Kingsbridge resident Andrew Kranichfeld has just published his second children’s book, called “Oliver Saves the Nature Center.” Just like his last book, “Karen’s Garden,” the plot is partially based on fact: his brother Oliver did in fact work at a nature center in Rye, New York, and Mr. Kranichfeld and his friends make an appearance on the pages. But things take a fictional turn when a talking turtle shows up, showing Oliver that nature needs his help.
“It’s very educational, but I tried to add some humor,” explained Mr. Kranichfeld. “That way you can enjoy learning.”
He also added puzzles, “I spy” games and a glossary to the book, to keep young readers engaged while they learn about recycling, composting and other environmentally-friendly practices.
After publishing his last book, Mr. Kranichfeld visited elementary schools up and down the Eastern seaboard, including several in the northwest Bronx. At first, he planned just to talk about gardening and the importance of fruits and vegetables, but he quickly realized the students had questions for him about something else: the fact that he is blind.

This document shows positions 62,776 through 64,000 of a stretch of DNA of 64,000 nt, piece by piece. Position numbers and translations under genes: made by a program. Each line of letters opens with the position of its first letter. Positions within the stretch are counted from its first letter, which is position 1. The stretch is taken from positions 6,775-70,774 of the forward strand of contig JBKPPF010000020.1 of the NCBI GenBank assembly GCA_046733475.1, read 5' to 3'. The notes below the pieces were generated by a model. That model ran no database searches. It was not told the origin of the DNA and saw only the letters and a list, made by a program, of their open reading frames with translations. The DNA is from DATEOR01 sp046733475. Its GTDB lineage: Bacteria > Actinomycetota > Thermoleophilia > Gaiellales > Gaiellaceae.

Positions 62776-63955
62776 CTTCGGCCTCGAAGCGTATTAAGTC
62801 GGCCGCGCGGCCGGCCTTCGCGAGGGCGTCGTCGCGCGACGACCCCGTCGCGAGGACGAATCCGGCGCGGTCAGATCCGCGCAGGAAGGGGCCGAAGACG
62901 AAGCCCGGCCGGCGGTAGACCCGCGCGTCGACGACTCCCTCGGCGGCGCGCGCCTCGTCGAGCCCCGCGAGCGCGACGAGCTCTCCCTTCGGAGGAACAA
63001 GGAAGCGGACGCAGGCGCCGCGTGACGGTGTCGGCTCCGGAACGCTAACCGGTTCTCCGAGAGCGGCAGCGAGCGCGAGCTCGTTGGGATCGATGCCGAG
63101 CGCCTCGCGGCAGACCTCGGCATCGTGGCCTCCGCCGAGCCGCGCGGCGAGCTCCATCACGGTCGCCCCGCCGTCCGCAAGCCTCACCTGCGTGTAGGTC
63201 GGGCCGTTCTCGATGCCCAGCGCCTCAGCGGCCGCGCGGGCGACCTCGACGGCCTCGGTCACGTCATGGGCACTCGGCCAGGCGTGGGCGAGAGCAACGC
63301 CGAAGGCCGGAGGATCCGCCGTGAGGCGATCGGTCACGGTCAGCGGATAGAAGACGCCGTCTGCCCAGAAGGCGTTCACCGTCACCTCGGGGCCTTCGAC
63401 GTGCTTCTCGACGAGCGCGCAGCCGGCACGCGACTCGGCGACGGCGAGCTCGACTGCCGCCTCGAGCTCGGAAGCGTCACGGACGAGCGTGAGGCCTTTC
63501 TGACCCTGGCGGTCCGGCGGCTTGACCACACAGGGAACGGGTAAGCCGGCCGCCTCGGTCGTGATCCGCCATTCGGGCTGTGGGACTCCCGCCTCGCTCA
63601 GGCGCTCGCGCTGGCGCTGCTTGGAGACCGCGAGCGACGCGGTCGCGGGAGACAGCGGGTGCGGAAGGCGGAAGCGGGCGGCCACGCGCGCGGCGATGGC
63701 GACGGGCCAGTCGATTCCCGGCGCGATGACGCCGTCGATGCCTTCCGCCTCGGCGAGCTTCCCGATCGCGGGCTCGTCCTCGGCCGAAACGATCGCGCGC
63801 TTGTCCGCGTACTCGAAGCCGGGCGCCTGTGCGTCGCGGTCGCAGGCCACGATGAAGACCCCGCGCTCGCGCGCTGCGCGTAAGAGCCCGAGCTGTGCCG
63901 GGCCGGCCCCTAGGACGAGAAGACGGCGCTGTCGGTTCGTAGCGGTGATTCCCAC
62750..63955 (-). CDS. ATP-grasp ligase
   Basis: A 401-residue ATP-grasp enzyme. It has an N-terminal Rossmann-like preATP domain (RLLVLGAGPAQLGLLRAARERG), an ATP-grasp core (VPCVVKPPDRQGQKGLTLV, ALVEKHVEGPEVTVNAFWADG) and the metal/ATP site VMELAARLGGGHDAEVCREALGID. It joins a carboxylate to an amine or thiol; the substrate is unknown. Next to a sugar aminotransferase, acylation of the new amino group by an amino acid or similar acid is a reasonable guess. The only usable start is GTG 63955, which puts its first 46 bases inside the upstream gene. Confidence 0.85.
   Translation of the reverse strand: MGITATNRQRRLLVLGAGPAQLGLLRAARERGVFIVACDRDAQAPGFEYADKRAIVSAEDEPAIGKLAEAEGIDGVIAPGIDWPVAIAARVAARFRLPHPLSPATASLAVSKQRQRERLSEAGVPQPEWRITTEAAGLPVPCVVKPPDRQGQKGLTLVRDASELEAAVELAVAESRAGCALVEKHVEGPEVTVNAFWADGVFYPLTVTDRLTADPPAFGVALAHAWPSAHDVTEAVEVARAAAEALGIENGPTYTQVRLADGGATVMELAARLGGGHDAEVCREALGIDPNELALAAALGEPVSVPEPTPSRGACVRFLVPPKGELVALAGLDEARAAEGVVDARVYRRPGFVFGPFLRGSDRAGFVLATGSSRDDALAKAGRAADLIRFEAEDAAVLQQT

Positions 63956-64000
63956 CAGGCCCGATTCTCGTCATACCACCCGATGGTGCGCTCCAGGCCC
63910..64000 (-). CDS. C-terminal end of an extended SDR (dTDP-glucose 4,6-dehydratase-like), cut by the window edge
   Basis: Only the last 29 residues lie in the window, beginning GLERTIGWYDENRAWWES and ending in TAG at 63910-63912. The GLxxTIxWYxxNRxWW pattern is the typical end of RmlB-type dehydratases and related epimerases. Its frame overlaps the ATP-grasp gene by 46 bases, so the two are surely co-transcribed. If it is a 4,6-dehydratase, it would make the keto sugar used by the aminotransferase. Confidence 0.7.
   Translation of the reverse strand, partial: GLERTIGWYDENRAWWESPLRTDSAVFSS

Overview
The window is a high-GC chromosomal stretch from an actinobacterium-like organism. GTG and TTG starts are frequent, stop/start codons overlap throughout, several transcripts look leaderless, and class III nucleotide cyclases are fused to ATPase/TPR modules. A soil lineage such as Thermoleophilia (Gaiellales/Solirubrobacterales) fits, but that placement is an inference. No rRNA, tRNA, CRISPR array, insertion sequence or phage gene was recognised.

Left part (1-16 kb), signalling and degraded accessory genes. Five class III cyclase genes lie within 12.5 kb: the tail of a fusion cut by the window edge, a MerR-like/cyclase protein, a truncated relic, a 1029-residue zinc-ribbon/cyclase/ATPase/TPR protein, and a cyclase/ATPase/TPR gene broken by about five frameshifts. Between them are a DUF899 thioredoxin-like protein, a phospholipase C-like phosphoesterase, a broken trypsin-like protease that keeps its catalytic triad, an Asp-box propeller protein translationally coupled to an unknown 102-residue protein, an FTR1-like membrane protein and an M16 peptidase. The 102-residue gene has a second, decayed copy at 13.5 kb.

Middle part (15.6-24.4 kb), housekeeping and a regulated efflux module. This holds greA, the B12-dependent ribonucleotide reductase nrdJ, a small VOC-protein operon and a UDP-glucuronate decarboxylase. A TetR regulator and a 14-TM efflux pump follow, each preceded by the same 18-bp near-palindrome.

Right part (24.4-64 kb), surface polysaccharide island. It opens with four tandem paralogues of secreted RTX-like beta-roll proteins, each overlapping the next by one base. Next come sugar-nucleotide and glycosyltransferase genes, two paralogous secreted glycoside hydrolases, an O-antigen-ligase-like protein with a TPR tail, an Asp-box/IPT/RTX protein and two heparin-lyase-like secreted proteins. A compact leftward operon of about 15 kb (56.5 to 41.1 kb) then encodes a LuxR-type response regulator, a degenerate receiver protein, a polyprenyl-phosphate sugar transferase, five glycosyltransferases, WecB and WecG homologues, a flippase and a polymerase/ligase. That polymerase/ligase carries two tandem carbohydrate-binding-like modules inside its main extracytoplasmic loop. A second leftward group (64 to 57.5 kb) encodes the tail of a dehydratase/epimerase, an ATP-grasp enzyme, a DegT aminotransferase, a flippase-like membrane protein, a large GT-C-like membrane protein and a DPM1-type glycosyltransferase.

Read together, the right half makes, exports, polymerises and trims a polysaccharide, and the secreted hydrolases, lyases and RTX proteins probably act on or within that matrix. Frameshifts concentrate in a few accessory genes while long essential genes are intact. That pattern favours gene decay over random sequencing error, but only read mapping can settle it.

“So the program sort of evolved into being half about gardens, and half about the cool technology I use to write the book and in my daily life,” he said.
He shows them apps on his iPhone that use the device’s camera to tell him what color his clothes are, or a bill’s denomination. During these talks, he came to understand that most children do not personally know someone who is blind.
“It’s good for the children to get to know that I’m a normal person, I just have one less sense than them,” he said.
Mr. Kranichfeld plans to continue his talks at schools now that his new book is out. His first work was geared toward students in preschool to second grade. He wrote “Oliver Saves the Nature Center” for fourth- and fifth-grade students, so he hopes to meet a whole new group of children this time.
“Oliver Saves the Nature Center” is available through various online booksellers and through the author's website.